SNL Satirizes Trump's Bible Project: A Real Joke

SNL explores Trump's unique foray into religious merchandise.

by Nouman Rasool
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SNL Satirizes Trump's Bible Project: A Real Joke
© Chip Somodevilla/Getty Images

In a normally sparkling Saturday Night Live cold open, the legendary comedy showcase took aim at Donald Trump's new venture: selling the "God Bless the USA Bible." The special edition will set buyers back $59.99 and is named after the rousing patriotic song of similar name by country crooner Lee Greenwood, "God Bless the USA." But that's not all.

This version is all-American—from the U.S. Declaration of Independence, and Pledge of Allegiance—with the handwritten refrain from Greenwood's classic. James Austin Johnson as Trump threaded the audience through this strange braid of faith and nationalism.

"Ejson, whenever I look at myself in comparison with Jesus Christ, a tradition I go long with and the people seem to go along with," mused Trump Johnson.

Trump's Bible Business

The irony—Trump, almost in a surreal reality, is entering into Bible sales—is emphasized and authenticates the product through the frame of comedy.

In a sarcastic note, Johnson called the "God Bless the USA Bible" his favorite book—the more commercial spin of an endorsement coming from his boss, Donald Trump. "This really does not have anything to do with the profit; it's for the glory of God, pandering, and yes, mostly for the money," he quipped.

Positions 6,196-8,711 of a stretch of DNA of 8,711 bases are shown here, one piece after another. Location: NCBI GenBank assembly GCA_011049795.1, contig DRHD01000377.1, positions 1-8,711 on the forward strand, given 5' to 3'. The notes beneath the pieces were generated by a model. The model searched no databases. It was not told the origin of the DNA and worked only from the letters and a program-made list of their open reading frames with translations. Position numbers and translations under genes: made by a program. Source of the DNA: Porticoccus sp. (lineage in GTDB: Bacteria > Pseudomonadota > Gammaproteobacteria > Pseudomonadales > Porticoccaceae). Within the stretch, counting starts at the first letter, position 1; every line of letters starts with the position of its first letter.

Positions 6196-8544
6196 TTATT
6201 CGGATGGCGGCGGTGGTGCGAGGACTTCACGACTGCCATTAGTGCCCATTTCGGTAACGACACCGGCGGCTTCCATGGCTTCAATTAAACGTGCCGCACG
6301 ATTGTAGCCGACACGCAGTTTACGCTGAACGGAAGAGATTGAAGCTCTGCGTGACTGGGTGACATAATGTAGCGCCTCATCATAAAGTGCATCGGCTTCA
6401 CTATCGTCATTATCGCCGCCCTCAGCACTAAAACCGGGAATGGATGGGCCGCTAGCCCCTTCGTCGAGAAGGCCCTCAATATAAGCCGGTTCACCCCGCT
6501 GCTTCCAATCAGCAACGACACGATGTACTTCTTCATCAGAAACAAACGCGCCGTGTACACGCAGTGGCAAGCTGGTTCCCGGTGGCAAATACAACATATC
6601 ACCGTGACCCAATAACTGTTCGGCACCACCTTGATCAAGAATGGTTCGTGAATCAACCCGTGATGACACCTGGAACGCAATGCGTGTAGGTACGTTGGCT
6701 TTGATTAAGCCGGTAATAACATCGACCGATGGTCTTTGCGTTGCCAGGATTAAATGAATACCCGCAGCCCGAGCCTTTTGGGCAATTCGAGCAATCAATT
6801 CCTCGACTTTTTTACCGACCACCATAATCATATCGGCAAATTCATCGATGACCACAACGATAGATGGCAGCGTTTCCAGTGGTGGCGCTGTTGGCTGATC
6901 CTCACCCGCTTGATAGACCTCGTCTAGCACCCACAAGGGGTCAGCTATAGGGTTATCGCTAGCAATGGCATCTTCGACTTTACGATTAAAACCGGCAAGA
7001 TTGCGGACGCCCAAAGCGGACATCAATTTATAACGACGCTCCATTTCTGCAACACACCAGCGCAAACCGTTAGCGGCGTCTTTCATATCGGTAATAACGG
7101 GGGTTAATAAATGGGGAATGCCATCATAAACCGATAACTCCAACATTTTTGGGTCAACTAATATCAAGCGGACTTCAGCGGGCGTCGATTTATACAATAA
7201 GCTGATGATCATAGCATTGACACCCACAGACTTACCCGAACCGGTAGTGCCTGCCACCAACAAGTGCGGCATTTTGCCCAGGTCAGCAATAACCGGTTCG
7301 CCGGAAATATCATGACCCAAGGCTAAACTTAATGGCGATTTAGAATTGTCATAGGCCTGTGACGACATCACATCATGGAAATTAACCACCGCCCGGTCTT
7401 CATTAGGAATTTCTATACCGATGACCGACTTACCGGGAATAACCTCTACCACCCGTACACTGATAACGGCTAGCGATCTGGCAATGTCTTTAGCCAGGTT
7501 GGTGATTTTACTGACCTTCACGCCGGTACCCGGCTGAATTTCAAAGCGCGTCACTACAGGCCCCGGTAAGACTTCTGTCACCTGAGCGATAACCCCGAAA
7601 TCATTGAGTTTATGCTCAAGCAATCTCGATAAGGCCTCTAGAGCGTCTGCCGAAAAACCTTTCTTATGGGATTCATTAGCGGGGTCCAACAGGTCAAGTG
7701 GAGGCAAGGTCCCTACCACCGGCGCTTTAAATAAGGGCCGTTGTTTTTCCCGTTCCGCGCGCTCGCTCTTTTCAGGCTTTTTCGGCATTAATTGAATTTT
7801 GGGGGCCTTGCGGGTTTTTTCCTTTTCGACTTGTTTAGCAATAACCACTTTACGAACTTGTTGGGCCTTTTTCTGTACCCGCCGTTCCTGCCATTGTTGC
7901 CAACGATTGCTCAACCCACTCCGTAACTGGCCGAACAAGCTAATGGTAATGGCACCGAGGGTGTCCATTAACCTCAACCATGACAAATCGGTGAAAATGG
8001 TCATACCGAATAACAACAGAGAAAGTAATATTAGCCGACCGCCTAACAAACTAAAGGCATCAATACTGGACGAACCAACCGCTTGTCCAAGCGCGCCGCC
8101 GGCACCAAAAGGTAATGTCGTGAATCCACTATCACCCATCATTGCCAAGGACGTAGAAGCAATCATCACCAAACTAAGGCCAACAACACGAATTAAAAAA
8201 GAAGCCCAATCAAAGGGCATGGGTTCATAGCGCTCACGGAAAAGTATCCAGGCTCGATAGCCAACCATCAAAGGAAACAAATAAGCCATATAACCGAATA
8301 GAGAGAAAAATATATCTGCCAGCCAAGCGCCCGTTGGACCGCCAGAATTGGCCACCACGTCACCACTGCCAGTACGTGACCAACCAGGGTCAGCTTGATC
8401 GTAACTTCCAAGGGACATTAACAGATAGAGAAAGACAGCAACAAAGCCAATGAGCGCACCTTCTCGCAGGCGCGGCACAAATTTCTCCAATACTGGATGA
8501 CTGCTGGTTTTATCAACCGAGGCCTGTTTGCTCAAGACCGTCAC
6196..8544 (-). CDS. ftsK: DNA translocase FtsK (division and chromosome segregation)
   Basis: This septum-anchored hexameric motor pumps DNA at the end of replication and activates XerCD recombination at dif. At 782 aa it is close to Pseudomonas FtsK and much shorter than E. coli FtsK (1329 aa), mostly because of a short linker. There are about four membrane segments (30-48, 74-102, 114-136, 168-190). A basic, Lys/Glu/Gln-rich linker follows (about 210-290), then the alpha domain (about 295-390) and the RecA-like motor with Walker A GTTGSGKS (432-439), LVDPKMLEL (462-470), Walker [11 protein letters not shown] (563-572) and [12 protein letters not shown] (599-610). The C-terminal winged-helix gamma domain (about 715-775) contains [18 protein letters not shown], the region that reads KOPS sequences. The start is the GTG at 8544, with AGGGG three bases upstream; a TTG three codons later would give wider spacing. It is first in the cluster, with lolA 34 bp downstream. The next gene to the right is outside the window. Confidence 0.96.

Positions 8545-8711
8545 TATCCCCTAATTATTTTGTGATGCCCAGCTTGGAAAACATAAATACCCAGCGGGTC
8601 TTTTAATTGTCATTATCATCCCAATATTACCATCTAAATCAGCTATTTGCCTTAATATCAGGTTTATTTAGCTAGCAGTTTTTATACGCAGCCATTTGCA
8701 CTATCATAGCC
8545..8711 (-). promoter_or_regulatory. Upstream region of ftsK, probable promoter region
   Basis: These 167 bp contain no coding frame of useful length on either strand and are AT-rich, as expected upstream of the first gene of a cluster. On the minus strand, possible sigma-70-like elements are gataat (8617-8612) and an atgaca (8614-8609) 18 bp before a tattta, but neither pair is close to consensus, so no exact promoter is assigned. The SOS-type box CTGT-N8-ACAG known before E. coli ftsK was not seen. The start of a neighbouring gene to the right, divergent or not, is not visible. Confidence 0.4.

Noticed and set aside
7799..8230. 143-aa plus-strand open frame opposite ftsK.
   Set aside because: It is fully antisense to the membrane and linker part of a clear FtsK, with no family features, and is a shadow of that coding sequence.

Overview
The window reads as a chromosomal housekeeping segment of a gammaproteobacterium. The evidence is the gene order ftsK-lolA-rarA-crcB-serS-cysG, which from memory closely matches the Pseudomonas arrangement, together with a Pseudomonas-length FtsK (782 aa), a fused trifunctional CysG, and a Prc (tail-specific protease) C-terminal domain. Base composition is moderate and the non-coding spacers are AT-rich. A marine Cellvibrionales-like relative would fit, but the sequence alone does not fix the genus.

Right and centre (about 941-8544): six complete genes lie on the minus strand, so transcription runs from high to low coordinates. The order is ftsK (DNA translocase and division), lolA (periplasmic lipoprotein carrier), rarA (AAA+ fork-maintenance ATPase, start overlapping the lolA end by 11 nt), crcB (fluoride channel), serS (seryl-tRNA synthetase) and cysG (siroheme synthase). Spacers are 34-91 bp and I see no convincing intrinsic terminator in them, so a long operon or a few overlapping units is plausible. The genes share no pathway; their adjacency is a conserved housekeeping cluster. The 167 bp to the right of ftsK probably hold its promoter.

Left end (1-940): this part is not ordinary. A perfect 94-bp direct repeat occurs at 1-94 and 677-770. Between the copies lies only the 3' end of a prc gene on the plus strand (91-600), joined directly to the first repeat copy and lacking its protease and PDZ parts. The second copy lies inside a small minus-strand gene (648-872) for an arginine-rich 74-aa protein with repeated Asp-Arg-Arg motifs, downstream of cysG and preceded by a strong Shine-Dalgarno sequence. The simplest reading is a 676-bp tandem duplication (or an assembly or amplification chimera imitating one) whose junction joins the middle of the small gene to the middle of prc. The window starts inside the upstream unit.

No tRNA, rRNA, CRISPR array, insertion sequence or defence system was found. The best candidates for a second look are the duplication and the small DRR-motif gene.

The sketch, in fact, was pointing to a lament at the apparent lack of religion and Christianity in the country. Therefore, the whole country needs to be sensitized on the integration of religion and Christianity back into the societal fabric not for religious principles but comic relief that adult mission trips offer.

But the spoof also explored spiritual questions. Johnson's Trump broke down the Holy Trinity into members of Destiny's Child, casting thejson heavenly roles of Beyoncé, Kelly Rowland, and Michelle Williams in a comic analogy of the kind that highlighted the standard mix of pop culture and religious affairs that were part and parcel of SNL.

Johnson's Trump closed the sketch with a Lord's Prayer, filled with phrases from Johnson, ending it with a reference to the Easter bunny. So, this part of SNjsoncaptured the political satire, cultural commentary, and comedy concoction that the show is known for excellently, with a daring take on Trump's newest business.

In this comic lens, SNL continues to be purely comic whilst providing a derisive mirror to the insanities of our time, politically and culturally.

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